03 February 2014
Place of safety
AWP is opening a new 'place of safety' on the Southmead hospital
site on Monday 3 February.
The new four-place facility will replace the existing single-bed
place of safety located at Callington Road Hospital.
The place of safety is for people in extreme mental distress who
are detained for their own safety and the safety of others under
section 136 of the mental health act. Under section 136 people can
be detained for specialist assessment for up to 72 hours. However,
this is usually done within a fraction of this time, enabling the
person to receive the right treatment and care as quickly as
Our chief executive Iain Tulley explained, "Our new 136 suite,
or place of safety, is a truly exciting development. For many more
people it will mean the difference between their anxiety escalating
in a police cell and feeling safe and cared for in the suite, thus
setting them up for the best possible recovery. We're incredibly
grateful to the four Clinical Commissioning Groups, the Police and
Crime Commissioner and Avon and Somerset Police for enabling and
supporting this to happen."
Sue Mountstevens, Avon & Somerset Police & Crime
Commissioner, said, "I have always been passionate that police
cells are not a place to detain someone suffering mental illness.
Too often I have heard about people being detained under the mental
health act even though they have committed no crime.
"People who are mentally ill require specialist help in order to
get better. Unlike a mental health professional, police officers
are not trained to provide the necessary level of support to
someone with mental health problems.
"The opening fully supports my aspiration to have no mental health
detainees in police custody."
Andrew Keefe, the Associate Director for mental health at South
West Commissioning Support, the organisation responsible for the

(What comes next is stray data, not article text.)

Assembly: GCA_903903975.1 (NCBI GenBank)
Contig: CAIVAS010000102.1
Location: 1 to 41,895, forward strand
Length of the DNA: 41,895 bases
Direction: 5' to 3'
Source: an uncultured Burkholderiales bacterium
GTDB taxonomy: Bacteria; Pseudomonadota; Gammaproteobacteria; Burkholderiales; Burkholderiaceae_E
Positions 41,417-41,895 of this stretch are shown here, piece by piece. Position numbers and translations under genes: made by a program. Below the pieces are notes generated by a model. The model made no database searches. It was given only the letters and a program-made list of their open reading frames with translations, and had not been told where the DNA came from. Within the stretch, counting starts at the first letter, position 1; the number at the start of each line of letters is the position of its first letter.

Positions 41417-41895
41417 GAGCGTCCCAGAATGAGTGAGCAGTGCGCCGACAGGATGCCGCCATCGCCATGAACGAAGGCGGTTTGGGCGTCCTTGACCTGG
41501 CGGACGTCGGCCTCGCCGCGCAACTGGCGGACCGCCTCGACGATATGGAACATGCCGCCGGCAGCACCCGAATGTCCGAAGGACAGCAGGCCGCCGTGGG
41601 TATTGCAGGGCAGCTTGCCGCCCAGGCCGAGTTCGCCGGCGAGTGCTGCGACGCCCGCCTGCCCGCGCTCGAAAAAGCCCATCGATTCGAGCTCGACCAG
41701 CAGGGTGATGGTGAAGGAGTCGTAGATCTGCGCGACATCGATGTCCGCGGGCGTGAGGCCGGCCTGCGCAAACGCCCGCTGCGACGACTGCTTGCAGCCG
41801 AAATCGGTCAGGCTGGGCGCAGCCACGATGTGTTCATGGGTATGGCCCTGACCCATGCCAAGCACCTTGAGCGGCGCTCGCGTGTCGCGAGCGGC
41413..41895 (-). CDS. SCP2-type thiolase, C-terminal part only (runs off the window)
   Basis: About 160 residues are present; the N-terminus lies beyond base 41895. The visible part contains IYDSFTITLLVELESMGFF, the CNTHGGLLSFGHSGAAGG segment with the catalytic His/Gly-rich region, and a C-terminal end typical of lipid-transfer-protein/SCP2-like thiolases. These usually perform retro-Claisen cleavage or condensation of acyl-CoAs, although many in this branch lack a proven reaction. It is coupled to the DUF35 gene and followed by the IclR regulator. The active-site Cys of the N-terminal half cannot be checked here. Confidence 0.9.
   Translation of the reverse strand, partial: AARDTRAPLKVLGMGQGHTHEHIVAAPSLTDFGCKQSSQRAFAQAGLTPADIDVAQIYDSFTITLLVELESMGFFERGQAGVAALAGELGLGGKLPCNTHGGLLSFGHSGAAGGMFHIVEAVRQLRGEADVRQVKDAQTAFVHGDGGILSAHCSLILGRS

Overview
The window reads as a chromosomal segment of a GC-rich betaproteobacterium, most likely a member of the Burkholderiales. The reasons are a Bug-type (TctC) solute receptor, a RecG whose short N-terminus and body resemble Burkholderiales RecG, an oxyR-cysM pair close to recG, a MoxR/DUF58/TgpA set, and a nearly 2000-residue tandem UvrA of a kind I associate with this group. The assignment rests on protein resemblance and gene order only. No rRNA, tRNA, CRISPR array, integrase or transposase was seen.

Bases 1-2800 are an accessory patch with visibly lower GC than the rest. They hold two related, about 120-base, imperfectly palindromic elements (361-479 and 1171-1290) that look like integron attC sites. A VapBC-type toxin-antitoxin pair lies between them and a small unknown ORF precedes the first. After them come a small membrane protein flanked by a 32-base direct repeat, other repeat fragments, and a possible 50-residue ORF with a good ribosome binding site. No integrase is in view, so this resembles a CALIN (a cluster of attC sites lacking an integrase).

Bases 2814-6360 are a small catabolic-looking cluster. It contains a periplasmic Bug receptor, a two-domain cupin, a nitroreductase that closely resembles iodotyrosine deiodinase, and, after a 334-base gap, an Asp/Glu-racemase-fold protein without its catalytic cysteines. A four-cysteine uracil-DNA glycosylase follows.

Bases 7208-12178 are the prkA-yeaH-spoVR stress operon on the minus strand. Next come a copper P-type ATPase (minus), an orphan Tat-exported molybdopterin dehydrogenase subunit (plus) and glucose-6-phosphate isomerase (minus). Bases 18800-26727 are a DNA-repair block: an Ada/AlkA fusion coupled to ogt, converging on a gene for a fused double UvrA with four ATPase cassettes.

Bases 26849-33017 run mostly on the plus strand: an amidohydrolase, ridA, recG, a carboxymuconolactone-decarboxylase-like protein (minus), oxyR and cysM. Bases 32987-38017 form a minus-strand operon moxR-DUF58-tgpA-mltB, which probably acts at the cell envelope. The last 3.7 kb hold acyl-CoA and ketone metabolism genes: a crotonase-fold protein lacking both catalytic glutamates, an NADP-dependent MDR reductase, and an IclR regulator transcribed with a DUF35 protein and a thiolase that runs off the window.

commissioning of the new facility on behalf of Bristol, North
Somerset, South Gloucestershire and Bath and North East Somerset
"I am pleased to see the new unit finally opened. Although it has
taken a lot longer to achieve than anyone would have wanted, it is
evidence of what can be done, even in financially austere times,
when four CCGs work together with a mental health trust to the
benefit of local people.
"For too long, too many people with acute mental health needs have
found themselves in a police cell rather than a dedicated mental
health facility. This new unit means that fewer people will be held
in a Police cell and that can only be a good thing for all
concerned - not least the person in need"
Iain Tulley concluded, "This development is a great indicator of
how we now work together with diverse local agencies and
organisations. The days when a priority might have been to remove
people displaying extreme distress from public view are long gone.
Now the priority is working together to set people on the road to
recovery as early as possible.
"Whilst we herald the new place of safety, in reality we want it
to be only a very small part of the story for an ever decreasing
number of people. By working as part of the local community to make
mental health more visible and more widely discussed, and by
constantly broadening the focus of, and improving access to, our
services, we're moving in that direction."